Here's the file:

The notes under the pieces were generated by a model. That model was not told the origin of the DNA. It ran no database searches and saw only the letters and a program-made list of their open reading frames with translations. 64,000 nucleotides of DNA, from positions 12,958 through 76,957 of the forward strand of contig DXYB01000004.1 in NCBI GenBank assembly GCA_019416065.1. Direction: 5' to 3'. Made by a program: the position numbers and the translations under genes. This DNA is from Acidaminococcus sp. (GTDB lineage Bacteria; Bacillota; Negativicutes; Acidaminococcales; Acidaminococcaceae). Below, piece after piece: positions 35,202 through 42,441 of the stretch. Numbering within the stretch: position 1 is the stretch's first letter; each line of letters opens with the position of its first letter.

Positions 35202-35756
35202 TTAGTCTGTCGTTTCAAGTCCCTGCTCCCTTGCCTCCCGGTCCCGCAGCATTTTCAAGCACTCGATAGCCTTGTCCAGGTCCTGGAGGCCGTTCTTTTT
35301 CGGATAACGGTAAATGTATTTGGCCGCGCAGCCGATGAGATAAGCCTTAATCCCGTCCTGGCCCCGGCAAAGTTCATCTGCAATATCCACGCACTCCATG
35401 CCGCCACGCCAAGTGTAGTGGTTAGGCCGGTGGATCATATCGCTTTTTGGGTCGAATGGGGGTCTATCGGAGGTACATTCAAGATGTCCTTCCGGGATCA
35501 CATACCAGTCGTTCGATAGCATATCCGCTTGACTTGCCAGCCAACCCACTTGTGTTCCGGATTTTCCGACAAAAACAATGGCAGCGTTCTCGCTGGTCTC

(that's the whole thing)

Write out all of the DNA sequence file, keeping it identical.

The notes under the pieces were generated by a model. That model was not told the origin of the DNA. It ran no database searches and saw only the letters and a program-made list of their open reading frames with translations. 64,000 nucleotides of DNA, from positions 12,958 through 76,957 of the forward strand of contig DXYB01000004.1 in NCBI GenBank assembly GCA_019416065.1. Direction: 5' to 3'. Made by a program: the position numbers and the translations under genes. This DNA is from Acidaminococcus sp. (GTDB lineage Bacteria; Bacillota; Negativicutes; Acidaminococcales; Acidaminococcaceae). Below, piece after piece: positions 35,202 through 42,441 of the stretch. Numbering within the stretch: position 1 is the stretch's first letter; each line of letters opens with the position of its first letter.

Positions 35202-35756
35202 TTAGTCTGTCGTTTCAAGTCCCTGCTCCCTTGCCTCCCGGTCCCGCAGCATTTTCAAGCACTCGATAGCCTTGTCCAGGTCCTGGAGGCCGTTCTTTTT
35301 CGGATAACGGTAAATGTATTTGGCCGCGCAGCCGATGAGATAAGCCTTAATCCCGTCCTGGCCCCGGCAAAGTTCATCTGCAATATCCACGCACTCCATG
35401 CCGCCACGCCAAGTGTAGTGGTTAGGCCGGTGGATCATATCGCTTTTTGGGTCGAATGGGGGTCTATCGGAGGTACATTCAAGATGTCCTTCCGGGATCA
35501 CATACCAGTCGTTCGATAGCATATCCGCTTGACTTGCCAGCCAACCCACTTGTGTTCCGGATTTTCCGACAAAAACAATGGCAGCGTTCTCGCTGGTCTC